Performance and fitness traits versus phenotypic appearance in the African Ankole Longhorn cattle

A novel approach to identify selection criteria for indigenous breeds

D Ndumu, R Baumung, M Wurzinge, Adam Drucker, A Okeyo, D Semambo, J Solkner

    Research output: Contribution to journalArticleResearchpeer-review

    Abstract

    Ankole cattle are well known for their massive white horns and red coat colour. These characteristics are attributed to centuries of cultural breeding practices. Two experiments with traditional cattle keepers were carried out at a governmental Ankole nucleus farm in south-western Uganda to identify phenotypic characteristics as well as production and fitness traits which are important indigenous selection criteria. Forty one body measurements each were taken from 15 bulls and 35 cows and phenotypic characteristics were described in detail. In the first experiment 12 groups of 6 to 8 cattle keepers were invited to rank several groups of 4-5 animals according to their preference for a breeding bull or cow based on phenotype alone. In the second experiment the ranking was based on phenotype and a hypothetical life history that was randomly assigned to each animal on each day of experiment. The history included milk yield (on own performance for cows and that of the dam for bulls), fertility of the animal and its sire as well as events of East Coast Fever. For analysis, Generalized Multinomial Logit Models were fitted. To compare different models the likelihood-based pseudo R square measure was used. The results indicate that, in the selection of cows, performance and fitness traits are emphasized by the cattle keepers while in the selection of bulls, the phenotypic appearance of the animal plays an important role. Individual fertility followed by milk performance are the main criteria for selecting cows, resistance to East Coast Fever was of highest importance in bulls. In both sexes a dark red coat colour was highly rated. The study indicates that the methodology of preference ranking combining phenotype and a hypothetical life history may provide insight into indigenous selection criteria of stock owners elsewhere. � 2007 Elsevier B.V. All rights reserved.
    Original languageEnglish
    Pages (from-to)234-242
    Number of pages9
    JournalLivestock Science
    Volume113
    Issue number2-3
    Publication statusPublished - 2008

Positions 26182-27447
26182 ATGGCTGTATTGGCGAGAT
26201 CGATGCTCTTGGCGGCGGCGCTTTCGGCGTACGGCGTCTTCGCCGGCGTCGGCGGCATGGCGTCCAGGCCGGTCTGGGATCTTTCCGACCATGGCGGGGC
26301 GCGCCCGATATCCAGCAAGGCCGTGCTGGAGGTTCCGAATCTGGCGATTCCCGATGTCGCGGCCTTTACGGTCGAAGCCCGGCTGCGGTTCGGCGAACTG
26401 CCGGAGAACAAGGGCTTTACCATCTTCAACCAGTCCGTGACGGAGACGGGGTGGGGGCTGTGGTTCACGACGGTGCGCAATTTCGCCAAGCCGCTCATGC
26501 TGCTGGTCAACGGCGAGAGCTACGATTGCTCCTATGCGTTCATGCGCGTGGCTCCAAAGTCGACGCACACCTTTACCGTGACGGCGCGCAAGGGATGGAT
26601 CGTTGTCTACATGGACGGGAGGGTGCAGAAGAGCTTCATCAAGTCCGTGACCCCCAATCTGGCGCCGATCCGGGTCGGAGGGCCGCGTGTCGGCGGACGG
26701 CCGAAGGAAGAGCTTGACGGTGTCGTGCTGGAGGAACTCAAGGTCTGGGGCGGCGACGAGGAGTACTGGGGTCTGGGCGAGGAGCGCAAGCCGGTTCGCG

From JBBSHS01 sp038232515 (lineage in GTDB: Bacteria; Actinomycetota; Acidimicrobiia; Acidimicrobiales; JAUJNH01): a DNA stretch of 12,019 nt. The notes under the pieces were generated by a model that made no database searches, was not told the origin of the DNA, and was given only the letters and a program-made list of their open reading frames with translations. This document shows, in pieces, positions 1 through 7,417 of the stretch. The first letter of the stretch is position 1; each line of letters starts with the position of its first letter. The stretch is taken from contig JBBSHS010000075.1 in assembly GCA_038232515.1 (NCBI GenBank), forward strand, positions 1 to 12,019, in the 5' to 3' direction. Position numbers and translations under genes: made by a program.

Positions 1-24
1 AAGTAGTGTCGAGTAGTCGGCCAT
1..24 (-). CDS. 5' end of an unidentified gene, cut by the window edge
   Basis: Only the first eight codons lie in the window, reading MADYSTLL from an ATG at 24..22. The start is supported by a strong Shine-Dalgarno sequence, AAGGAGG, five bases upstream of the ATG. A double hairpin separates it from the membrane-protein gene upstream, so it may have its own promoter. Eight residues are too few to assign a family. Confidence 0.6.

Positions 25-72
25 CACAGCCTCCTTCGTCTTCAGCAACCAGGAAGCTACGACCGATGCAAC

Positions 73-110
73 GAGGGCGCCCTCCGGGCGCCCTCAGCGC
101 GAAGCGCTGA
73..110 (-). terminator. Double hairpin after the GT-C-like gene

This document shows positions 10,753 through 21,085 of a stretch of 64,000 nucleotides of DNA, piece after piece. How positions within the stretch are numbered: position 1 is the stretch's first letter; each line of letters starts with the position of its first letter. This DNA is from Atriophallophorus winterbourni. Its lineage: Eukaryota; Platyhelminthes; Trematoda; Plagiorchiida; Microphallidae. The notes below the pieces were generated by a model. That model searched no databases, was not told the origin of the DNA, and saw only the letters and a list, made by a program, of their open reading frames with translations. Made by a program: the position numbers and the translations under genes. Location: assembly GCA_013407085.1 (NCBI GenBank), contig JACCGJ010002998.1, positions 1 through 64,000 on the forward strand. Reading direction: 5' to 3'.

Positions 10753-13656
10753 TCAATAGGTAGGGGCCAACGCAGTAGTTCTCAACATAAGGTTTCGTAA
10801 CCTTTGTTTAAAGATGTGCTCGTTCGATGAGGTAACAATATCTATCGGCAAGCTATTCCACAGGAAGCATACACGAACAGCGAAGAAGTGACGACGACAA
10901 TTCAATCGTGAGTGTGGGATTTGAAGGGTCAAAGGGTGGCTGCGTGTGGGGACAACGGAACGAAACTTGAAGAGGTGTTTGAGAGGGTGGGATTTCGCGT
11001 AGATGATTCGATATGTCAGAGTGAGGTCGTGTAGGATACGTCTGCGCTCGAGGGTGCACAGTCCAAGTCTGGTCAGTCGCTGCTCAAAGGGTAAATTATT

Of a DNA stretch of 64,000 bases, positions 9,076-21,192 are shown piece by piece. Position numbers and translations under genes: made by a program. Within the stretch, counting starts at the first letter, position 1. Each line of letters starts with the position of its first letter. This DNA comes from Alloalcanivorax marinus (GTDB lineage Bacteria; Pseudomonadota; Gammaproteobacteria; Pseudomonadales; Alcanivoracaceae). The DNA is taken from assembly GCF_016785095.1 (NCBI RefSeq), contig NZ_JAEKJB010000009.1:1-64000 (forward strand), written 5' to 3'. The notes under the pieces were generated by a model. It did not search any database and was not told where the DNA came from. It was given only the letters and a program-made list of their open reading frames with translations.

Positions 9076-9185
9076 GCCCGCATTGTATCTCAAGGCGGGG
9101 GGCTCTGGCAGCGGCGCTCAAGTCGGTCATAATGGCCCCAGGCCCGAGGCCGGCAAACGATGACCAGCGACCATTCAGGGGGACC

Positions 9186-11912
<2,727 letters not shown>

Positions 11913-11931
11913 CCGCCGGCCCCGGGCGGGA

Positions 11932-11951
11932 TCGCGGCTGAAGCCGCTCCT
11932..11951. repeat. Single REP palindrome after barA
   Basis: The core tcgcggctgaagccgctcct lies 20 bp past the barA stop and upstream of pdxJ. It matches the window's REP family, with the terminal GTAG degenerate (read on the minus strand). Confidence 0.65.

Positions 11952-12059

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    selection criteria
    Patient Selection
    bulls
    Theileriasis
    breeds
    cows
    cattle
    theileriosis
    Phenotype
    Breeding
    Fertility
    Milk
    phenotype
    Color
    animal fertility
    Uganda
    life history
    Horns
    animals
    body measurements

    Cite this

    Ndumu, D ; Baumung, R ; Wurzinge, M ; Drucker, Adam ; Okeyo, A ; Semambo, D ; Solkner, J. / Performance and fitness traits versus phenotypic appearance in the African Ankole Longhorn cattle : A novel approach to identify selection criteria for indigenous breeds. In: Livestock Science. 2008 ; Vol. 113, No. 2-3. pp. 234-242.
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    abstract = "Ankole cattle are well known for their massive white horns and red coat colour. These characteristics are attributed to centuries of cultural breeding practices. Two experiments with traditional cattle keepers were carried out at a governmental Ankole nucleus farm in south-western Uganda to identify phenotypic characteristics as well as production and fitness traits which are important indigenous selection criteria. Forty one body measurements each were taken from 15 bulls and 35 cows and phenotypic characteristics were described in detail. In the first experiment 12 groups of 6 to 8 cattle keepers were invited to rank several groups of 4-5 animals according to their preference for a breeding bull or cow based on phenotype alone. In the second experiment the ranking was based on phenotype and a hypothetical life history that was randomly assigned to each animal on each day of experiment. The history included milk yield (on own performance for cows and that of the dam for bulls), fertility of the animal and its sire as well as events of East Coast Fever. For analysis, Generalized Multinomial Logit Models were fitted. To compare different models the likelihood-based pseudo R square measure was used. The results indicate that, in the selection of cows, performance and fitness traits are emphasized by the cattle keepers while in the selection of bulls, the phenotypic appearance of the animal plays an important role. Individual fertility followed by milk performance are the main criteria for selecting cows, resistance to East Coast Fever was of highest importance in bulls. In both sexes a dark red coat colour was highly rated. The study indicates that the methodology of preference ranking combining phenotype and a hypothetical life history may provide insight into indigenous selection criteria of stock owners elsewhere. � 2007 Elsevier B.V. All rights reserved.",